Wednesday, January 14, 2015

Resist This...

Antibiotic resistance continues to be a growing global medical concern.  In fact, two recent incidents highlight the importance of this issue: first, a recent report from the UK government predicts that antibiotic resistance could result in 10 million deaths and trillions in economic costs by the year 2050; and second, the CDC director (who is an Obama tool, by the way) claims it will be the next "pandemic" for humanity.  So with that as a backdrop, the development of a new drug, teixobactin, has medical researchers excited.  From an account at Atlantic:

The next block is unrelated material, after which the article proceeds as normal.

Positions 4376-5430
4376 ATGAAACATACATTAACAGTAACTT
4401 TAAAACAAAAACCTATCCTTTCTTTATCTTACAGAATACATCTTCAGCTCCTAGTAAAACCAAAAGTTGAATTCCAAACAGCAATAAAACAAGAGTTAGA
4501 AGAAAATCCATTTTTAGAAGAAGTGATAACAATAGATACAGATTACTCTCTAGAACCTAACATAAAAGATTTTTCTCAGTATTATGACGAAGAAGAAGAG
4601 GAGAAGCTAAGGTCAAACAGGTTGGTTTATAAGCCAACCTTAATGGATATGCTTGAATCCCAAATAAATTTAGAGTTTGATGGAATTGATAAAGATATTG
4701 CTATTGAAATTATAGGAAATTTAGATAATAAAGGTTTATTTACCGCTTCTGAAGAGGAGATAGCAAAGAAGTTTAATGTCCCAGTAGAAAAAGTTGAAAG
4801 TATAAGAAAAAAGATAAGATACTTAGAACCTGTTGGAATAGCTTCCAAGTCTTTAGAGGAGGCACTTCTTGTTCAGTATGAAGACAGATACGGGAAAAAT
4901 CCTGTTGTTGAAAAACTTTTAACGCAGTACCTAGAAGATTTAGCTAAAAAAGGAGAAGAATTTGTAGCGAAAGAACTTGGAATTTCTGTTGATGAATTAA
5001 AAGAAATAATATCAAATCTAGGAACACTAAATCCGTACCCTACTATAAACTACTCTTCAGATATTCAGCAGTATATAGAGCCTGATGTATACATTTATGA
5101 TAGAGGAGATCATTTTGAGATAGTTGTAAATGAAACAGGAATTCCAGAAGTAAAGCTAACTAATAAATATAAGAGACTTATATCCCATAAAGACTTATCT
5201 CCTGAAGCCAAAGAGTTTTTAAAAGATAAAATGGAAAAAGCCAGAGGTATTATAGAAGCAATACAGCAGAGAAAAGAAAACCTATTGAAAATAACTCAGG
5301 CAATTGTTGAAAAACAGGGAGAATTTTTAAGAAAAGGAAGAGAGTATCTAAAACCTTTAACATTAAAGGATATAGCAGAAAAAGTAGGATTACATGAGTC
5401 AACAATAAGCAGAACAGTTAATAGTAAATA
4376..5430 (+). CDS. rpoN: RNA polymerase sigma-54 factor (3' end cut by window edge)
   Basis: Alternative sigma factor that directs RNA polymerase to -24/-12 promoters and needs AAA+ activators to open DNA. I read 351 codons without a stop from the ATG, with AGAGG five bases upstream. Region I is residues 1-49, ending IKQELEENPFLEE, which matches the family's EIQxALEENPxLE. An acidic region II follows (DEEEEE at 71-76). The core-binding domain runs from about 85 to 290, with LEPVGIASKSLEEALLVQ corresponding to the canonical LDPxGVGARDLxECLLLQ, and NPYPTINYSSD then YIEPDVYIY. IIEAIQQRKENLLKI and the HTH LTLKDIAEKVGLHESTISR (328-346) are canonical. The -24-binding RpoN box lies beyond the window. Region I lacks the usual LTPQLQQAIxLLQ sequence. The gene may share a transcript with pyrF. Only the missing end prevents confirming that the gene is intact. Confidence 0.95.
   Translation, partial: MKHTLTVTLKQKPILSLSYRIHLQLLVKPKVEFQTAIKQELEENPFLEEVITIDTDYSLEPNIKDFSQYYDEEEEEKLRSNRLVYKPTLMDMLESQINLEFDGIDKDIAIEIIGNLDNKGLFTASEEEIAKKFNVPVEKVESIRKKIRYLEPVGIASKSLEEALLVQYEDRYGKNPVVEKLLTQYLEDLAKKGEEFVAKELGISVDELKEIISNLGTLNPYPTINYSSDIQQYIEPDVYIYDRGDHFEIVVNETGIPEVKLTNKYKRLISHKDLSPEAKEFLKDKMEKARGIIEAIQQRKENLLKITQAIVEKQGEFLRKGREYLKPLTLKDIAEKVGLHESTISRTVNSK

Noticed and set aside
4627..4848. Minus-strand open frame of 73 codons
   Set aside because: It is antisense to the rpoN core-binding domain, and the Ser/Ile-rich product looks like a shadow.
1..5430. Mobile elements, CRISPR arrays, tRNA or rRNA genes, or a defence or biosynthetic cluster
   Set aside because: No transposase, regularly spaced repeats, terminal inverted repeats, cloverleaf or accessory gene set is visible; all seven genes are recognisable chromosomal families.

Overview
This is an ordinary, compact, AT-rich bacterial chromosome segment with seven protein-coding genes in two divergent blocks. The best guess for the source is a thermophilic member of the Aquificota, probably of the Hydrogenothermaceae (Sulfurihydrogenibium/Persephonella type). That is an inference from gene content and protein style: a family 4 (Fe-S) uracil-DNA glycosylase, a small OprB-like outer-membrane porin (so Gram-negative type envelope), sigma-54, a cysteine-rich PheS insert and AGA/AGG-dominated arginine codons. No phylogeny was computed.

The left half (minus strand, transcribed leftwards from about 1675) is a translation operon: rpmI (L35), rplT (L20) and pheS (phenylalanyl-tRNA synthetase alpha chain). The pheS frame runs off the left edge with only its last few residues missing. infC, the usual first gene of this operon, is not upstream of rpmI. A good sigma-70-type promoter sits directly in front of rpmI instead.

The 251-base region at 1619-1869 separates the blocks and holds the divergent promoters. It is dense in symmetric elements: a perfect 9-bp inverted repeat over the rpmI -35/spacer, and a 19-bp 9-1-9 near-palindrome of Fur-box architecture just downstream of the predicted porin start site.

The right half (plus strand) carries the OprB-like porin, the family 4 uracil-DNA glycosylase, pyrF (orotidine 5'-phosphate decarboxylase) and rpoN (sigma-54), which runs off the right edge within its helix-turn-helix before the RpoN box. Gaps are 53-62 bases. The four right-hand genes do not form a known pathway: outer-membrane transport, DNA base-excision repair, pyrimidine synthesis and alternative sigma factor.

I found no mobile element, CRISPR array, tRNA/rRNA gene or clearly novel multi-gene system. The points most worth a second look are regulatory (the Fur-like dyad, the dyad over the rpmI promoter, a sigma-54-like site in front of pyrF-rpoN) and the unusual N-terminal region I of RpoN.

Teixobactin may encounter bacterial resistance further down the road, Lewis admits, though he predicts it would be at a slower pace than most antibiotics. While widespread resistance to new drugs typically takes anywhere from weeks to years, Lewis anticipates that resistance to teixobacitn may take decades to develop, citing vancomycin, a drug often used to treat MRSA infections, and considered a drug of last resort—one typically saved unless there are no other options. Developed in England in the 1960s, vancomycin, which also targets a bacterial cell-wall polymer rather than a protein, only began to encounter resistance in the 1990s. “So that gives us an idea of how long it will take for resistance to develop to teixobactin,” he says. “It should take more than 30 years.”
Click here to read the rest of this highly informative article.